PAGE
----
1

I have a couple of questions:

  1. How can I determine the amount of Smart Contracts that are hosted on the ETC blockchain?

  2. Of these smart contracts, how many of them have been verified?

I guess geth is necessary for this, but I am not sure. Thanks in advance.

2
  • 1
    how do you define verified ?
    – Nulik
    Sep 4, 2018 at 21:53
  • 1
    @Nulik Good question. I think the scope of the question can be broadened to all smart contracts, regardless if they are verified or not. Thanks a lot. Sep 4, 2018 at 21:59

1 Answer 1

1

I think you are confusing the Ethereum (Classic) blockchain and a general block explorer. The blockchain simply holds the data and state of everything that has ever happened. A block explorer is a visual representation of all of the data from the blockchain, as getting data directly from the blockchain for every query is highly inefficient.

how can I determine the amount of Smart Contracts that are hosted on the ETC blockchain?

There are a few ways to do this, but will be difficult. The most efficient way would be to write a script that scans the blockchain for each instance of a contract creation.

You can use geth for this, but there are other options, if desired.

Also, of these smart contracts, how many of them have been verified?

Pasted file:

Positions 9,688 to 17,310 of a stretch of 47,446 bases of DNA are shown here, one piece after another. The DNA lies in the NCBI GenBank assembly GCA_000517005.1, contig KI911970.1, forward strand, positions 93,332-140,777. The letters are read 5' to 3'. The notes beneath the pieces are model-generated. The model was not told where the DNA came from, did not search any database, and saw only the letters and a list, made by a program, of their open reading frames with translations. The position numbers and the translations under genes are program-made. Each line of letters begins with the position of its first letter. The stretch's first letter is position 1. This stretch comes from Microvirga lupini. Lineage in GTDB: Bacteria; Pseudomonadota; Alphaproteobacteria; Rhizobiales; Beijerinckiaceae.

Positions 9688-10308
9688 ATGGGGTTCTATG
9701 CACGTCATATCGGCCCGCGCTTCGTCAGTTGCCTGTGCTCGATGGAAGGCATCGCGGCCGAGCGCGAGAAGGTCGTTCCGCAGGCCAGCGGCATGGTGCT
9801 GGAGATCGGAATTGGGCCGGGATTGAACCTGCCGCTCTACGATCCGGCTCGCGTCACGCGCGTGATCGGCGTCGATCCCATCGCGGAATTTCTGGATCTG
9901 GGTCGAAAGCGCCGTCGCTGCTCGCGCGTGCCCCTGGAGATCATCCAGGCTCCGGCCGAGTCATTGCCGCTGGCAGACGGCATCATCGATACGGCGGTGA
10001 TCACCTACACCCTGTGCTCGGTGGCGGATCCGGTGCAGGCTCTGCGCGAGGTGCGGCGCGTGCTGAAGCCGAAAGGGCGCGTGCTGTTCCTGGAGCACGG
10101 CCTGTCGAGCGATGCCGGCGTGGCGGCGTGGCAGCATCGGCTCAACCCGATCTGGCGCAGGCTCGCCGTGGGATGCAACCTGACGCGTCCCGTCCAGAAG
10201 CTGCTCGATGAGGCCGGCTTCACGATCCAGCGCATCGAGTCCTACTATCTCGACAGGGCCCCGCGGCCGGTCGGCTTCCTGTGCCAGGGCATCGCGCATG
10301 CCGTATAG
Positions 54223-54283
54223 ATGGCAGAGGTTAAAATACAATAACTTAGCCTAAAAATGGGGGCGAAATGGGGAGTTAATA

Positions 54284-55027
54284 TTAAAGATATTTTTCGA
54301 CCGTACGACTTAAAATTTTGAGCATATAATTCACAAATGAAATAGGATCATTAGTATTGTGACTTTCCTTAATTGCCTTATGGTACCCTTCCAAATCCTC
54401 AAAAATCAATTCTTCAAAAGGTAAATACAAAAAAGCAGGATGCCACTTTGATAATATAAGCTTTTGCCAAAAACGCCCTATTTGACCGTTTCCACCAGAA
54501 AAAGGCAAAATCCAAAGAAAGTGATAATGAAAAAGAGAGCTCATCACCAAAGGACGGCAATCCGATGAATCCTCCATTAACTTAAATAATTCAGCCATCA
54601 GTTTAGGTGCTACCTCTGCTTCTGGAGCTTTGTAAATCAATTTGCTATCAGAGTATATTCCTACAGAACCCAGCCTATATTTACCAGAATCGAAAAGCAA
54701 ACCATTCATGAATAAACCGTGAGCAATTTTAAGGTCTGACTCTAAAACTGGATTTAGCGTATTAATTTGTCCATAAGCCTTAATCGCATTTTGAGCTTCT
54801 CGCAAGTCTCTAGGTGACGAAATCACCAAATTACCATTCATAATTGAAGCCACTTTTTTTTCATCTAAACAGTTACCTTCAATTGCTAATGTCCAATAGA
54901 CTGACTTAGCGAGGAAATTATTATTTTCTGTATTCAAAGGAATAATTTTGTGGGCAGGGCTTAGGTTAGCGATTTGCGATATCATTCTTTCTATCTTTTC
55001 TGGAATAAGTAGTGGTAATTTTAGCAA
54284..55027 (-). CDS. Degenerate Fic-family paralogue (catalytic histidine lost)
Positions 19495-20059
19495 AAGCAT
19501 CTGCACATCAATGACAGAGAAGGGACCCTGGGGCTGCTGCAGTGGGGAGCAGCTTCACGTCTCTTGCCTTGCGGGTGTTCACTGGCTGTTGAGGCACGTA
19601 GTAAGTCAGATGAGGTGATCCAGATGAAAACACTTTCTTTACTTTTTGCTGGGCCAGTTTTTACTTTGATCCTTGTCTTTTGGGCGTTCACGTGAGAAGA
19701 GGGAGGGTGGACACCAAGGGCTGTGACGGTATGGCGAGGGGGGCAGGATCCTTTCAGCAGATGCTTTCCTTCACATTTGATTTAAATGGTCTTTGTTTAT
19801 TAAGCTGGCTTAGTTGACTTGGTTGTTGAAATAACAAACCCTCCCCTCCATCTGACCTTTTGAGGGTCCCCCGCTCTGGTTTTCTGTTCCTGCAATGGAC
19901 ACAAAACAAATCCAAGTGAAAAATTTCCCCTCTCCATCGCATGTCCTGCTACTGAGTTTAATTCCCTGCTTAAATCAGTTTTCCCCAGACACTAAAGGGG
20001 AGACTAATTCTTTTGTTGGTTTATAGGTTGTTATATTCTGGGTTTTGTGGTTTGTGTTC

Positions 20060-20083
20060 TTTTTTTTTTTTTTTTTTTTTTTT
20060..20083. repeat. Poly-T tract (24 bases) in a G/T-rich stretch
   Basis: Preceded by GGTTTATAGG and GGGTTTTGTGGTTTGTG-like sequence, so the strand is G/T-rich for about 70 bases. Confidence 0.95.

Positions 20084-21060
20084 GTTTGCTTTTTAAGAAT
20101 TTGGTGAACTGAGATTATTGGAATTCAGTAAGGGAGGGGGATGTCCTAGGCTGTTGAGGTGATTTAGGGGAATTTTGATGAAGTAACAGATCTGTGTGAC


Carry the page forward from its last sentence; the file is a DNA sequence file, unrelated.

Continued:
"Verified" is strictly a statistic created by the hosts of block explorers. There is no such thing as a verified contract from the perspective of the blockchain. I am not sure there is a block explorer that does Verify contracts for ETC.

2
  • 1
    Shane: thanks for your answer. I was already clear on the difference between a blockchain and a block explorer. Regarding the script: do you have any idea of doing it? Thanks again. Sep 4, 2018 at 21:40
  • You can use this answer. If a transaction is sent to 0x00... it could be a contract. If you check the receipt, you will see a contract address if it is a contract. Sep 4, 2018 at 21:44

Your Answer

By clicking “Post Your Answer”, you agree to our terms of service and acknowledge you have read our privacy policy.

Not the answer you're looking for? Browse other questions tagged or ask your own question.